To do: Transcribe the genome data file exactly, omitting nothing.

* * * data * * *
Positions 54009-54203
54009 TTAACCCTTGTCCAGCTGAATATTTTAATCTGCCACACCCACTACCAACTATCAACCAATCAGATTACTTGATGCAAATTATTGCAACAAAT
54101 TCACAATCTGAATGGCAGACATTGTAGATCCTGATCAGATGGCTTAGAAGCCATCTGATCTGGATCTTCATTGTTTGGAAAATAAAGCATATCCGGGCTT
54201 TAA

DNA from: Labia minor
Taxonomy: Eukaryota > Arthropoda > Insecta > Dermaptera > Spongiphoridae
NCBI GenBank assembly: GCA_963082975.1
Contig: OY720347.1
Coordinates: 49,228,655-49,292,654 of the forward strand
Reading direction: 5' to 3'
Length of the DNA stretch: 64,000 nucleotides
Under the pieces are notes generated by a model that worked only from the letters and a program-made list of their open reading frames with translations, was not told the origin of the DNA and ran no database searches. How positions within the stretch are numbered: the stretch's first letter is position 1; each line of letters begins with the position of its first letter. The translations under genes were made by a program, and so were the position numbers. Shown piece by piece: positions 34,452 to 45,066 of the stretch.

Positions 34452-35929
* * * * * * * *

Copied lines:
Positions 54009-54203
54009 TTAACCCTTGTCCAGCTGAATATTTTAATCTGCCACACCCACTACCAACTATCAACCAATCAGATTACTTGATGCAAATTATTGCAACAAAT
54101 TCACAATCTGAATGGCAGACATTGTAGATCCTGATCAGATGGCTTAGAAGCCATCTGATCTGGATCTTCATTGTTTGGAAAATAAAGCATATCCGGGCTT
54201 TAA

DNA from: Labia minor
Taxonomy: Eukaryota > Arthropoda > Insecta > Dermaptera > Spongiphoridae
NCBI GenBank assembly: GCA_963082975.1
Contig: OY720347.1
Coordinates: 49,228,655-49,292,654 of the forward strand
Reading direction: 5' to 3'
Length of the DNA stretch: 64,000 nucleotides
Under the pieces are notes generated by a model that worked only from the letters and a program-made list of their open reading frames with translations, was not told the origin of the DNA and ran no database searches. How positions within the stretch are numbered: the stretch's first letter is position 1; each line of letters begins with the position of its first letter. The translations under genes were made by a program, and so were the position numbers. Shown piece by piece: positions 34,452 to 45,066 of the stretch.

Positions 34452-35929